Egyptian Court Hands Down 3-Year Sentences For Journalists And Activists
ARUN RATH, HOST:
A dramatic day in Cairo, where three Al Jazeera English journalists and several student activists were sentenced to up to three years and six months in prison. The controversial case has been dragging on for nearly two years, triggering international outrage and highlighting the sweeping crackdown on freedom of expression in Egypt since a military coup there in 2013. NPR's Leila Fadel has this report from Cairo.
LEILA FADEL, BYLINE: This morning, Baher Mohamed waited outside the courtroom hoping that he would be exonerated in a retrial for the journalists who had already spent over a year in prison before being released on bail last year. He said goodbye to his three young children just in case.
BAHER MOHAMED: I just gave them some kisses - goodbye kisses in the morning today - and they were sleeping. And I really hope I'll be back today.
FADEL: But inside the courtroom, the judge made a decision that human rights groups called a miscarriage of justice.
(SOUNDBITE OF TRIAL)
UNIDENTIFIED JUDGE: (Foreign language spoken).
FADEL: The judge said the court proved the three men were not journalists and that they fabricated news, although no evidence to support that was presented in the case. Mohamed received the most severe sentence of three years and six months in prison along with a fine. His two colleagues - Mohamed Fahmy, a Canadian journalist, and Peter Greste, an Australian journalist who was deported - each got three years as well. Fahmy and Mohamed were taken back to prison.
MARWA OMARA: (Crying).
FADEL: Fahmy's wife wept in the chaotic courtroom. They'd expected good news today, and Fahmy's brother begged the Canadian ambassador for help as the ambassador shuffled past him.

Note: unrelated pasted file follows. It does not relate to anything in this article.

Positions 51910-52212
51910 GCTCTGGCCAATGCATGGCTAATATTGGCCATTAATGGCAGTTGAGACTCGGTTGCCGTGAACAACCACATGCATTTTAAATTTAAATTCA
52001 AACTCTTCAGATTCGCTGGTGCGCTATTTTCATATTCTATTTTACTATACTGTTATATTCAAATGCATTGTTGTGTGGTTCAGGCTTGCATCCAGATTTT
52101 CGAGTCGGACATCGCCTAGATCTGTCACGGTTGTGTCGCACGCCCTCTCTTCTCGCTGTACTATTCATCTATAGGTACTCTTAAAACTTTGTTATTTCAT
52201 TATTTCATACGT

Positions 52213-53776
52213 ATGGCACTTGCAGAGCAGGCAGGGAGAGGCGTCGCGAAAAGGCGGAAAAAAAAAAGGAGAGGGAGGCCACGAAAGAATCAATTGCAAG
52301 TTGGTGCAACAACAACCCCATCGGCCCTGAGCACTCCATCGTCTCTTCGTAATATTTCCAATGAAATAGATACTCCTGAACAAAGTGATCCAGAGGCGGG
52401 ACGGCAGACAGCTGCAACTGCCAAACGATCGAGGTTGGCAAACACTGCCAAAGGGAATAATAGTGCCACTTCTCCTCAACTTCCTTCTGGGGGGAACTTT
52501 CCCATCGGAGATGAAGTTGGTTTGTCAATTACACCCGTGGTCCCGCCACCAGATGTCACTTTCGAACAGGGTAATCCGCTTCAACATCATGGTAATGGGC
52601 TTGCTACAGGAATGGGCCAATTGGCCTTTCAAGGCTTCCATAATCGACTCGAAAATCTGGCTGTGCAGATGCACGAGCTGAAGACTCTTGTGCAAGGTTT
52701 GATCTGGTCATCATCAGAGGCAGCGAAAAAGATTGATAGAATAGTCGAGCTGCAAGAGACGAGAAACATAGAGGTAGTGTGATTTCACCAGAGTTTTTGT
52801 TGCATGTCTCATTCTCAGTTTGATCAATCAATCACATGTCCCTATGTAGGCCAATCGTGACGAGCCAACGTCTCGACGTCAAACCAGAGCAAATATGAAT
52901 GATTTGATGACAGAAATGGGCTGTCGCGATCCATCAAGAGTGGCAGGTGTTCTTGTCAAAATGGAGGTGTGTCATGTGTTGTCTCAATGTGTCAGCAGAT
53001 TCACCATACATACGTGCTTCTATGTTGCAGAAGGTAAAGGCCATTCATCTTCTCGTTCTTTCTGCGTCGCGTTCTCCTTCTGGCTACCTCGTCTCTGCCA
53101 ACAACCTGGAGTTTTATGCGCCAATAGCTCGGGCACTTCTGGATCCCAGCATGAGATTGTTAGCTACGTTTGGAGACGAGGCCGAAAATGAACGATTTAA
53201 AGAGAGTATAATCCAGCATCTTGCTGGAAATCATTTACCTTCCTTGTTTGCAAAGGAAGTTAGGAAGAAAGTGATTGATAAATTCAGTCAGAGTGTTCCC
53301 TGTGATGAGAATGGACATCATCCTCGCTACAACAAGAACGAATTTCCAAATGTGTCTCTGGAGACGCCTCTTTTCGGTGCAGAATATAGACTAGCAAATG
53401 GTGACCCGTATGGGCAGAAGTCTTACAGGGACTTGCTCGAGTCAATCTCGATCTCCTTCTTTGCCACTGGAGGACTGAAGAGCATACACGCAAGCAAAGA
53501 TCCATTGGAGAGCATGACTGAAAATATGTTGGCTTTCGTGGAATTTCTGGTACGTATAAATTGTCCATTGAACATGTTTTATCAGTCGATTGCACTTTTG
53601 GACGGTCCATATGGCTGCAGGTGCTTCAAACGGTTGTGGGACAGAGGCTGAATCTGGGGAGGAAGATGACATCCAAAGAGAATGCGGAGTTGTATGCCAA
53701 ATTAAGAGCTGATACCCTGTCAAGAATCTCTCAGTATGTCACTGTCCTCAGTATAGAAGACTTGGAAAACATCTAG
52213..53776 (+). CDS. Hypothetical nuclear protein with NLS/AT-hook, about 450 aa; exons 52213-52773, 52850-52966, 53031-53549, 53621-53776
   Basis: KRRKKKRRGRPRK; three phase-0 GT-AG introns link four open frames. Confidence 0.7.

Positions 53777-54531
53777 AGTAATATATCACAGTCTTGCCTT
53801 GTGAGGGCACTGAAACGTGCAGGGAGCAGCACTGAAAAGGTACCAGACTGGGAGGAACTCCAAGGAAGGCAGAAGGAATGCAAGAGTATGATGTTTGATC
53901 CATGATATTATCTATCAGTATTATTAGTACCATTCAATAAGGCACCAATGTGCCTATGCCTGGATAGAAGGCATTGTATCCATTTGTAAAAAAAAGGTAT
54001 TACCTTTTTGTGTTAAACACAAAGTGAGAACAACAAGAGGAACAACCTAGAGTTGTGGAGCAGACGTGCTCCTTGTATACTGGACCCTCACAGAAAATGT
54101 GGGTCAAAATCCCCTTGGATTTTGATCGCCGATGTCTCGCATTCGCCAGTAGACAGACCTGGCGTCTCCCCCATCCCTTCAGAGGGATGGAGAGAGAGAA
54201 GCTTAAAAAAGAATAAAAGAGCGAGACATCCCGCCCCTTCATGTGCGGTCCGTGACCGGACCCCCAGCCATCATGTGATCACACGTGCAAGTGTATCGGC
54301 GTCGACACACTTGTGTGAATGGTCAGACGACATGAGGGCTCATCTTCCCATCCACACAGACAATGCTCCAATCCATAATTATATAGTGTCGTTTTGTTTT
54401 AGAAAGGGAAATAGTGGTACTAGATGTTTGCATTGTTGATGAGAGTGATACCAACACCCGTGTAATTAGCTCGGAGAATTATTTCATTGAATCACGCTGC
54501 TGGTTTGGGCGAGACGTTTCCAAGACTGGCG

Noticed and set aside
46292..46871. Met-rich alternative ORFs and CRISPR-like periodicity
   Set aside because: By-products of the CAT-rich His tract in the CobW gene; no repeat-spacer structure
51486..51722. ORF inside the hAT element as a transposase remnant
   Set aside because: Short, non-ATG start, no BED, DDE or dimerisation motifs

MOHAMED FAHMY: This is unbelievable injustice, unbelievable. Please help us, please, OK? (Unintelligible) now, please.
UNIDENTIFIED MAN: We're with you.
FADEL: Fahmy was a dual Egyptian and Canadian citizen. But he renounced his Egyptian citizenship after being led to believe he would be deported to Canada if he did so. Today, he's back behind bars. Outside the courtroom, Fahmy's wife, Marwa Omara, sobbed.
OMARA: I don't know how I'm going to survive this without him. He really did nothing. All what I'm asking is justice and for what happened with Peter to happen with Mohamed.
FADEL: Peter Greste was previously convicted, but deported as a foreigner. He was retried and convicted in absentia today. The verdict was met with swift criticism. Amnesty International called it baseless, politicized and an affront to justice that sound the death knell for freedom of expression in Egypt. Amal Clooney, a high-profile human rights lawyer representing Fahmy, said she would be meeting with officials to push for the deportation of her client.
AMAL CLOONEY: It sets a dangerous precedent in Egypt that journalists can be locked up simply for reporting the news and that courts can be used as political tools.
FADEL: Clooney said she'd also push for a pardon, something Egypt's President Abdel Fattah el-Sisi has hinted at in the past.
CLOONEY: He's always said this prosecution was brought before I was president. I wish it hadn't happened. I wish they'd been sent back to their countries. Well, this is the time to intervene and end this fiasco.
FADEL: Tonight, Baher Mohamed, who is Egyptian and cannot be deported, won't be home with his three children. Before the verdict, he said despite his innocence and the lack of evidence, he knew he might go back behind bars.
MOHAMED: I might be sent back to prison. And I'm willing to take all this for press freedom because this fight came in my life, and I'm willing to continue this fight.
FADEL: They plan to appeal the decision. Leila Fadel, NPR News, Cairo.
RATH: Tonight, the State Department issued a statement expressing disappointment and concern about the verdict in Cairo. Transcript provided by NPR, Copyright NPR.